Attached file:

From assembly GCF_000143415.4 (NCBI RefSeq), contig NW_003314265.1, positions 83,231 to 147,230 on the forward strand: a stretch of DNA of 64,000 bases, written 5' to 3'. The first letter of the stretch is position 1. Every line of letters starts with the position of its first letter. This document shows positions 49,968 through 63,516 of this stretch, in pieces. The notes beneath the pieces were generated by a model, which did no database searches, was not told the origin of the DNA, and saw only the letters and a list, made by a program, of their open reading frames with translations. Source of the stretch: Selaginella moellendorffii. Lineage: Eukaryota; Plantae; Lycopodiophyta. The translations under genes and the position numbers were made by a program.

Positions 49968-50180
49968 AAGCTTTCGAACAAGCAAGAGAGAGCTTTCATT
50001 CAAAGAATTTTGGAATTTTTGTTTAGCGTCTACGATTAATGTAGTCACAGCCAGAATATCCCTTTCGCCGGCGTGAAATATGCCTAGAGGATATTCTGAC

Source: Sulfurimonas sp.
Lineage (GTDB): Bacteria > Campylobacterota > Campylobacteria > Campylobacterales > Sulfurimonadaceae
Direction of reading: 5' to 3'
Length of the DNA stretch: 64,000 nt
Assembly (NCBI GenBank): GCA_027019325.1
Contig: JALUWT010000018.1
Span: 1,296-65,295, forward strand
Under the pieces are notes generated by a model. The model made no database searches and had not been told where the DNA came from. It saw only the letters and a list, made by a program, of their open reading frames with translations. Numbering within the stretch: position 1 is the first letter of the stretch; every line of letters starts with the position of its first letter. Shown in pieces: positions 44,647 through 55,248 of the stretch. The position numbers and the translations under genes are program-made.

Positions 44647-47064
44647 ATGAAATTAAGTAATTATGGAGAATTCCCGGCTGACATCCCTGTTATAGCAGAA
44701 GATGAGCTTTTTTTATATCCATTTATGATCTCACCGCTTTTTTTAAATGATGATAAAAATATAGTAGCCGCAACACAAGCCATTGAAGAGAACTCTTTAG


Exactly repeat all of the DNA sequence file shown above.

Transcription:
From assembly GCF_000143415.4 (NCBI RefSeq), contig NW_003314265.1, positions 83,231 to 147,230 on the forward strand: a stretch of DNA of 64,000 bases, written 5' to 3'. The first letter of the stretch is position 1. Every line of letters starts with the position of its first letter. This document shows positions 49,968 through 63,516 of this stretch, in pieces. The notes beneath the pieces were generated by a model, which did no database searches, was not told the origin of the DNA, and saw only the letters and a list, made by a program, of their open reading frames with translations. Source of the stretch: Selaginella moellendorffii. Lineage: Eukaryota; Plantae; Lycopodiophyta. The translations under genes and the position numbers were made by a program.

Positions 49968-50180
49968 AAGCTTTCGAACAAGCAAGAGAGAGCTTTCATT
50001 CAAAGAATTTTGGAATTTTTGTTTAGCGTCTACGATTAATGTAGTCACAGCCAGAATATCCCTTTCGCCGGCGTGAAATATGCCTAGAGGATATTCTGAC

Source: Sulfurimonas sp.
Lineage (GTDB): Bacteria > Campylobacterota > Campylobacteria > Campylobacterales > Sulfurimonadaceae
Direction of reading: 5' to 3'
Length of the DNA stretch: 64,000 nt
Assembly (NCBI GenBank): GCA_027019325.1
Contig: JALUWT010000018.1
Span: 1,296-65,295, forward strand
Under the pieces are notes generated by a model. The model made no database searches and had not been told where the DNA came from. It saw only the letters and a list, made by a program, of their open reading frames with translations. Numbering within the stretch: position 1 is the first letter of the stretch; every line of letters starts with the position of its first letter. Shown in pieces: positions 44,647 through 55,248 of the stretch. The position numbers and the translations under genes are program-made.

Positions 44647-47064
44647 ATGAAATTAAGTAATTATGGAGAATTCCCGGCTGACATCCCTGTTATAGCAGAA
44701 GATGAGCTTTTTTTATATCCATTTATGATCTCACCGCTTTTTTTAAATGATGATAAAAATATAGTAGCCGCAACACAAGCCATTGAAGAGAACTCTTTAG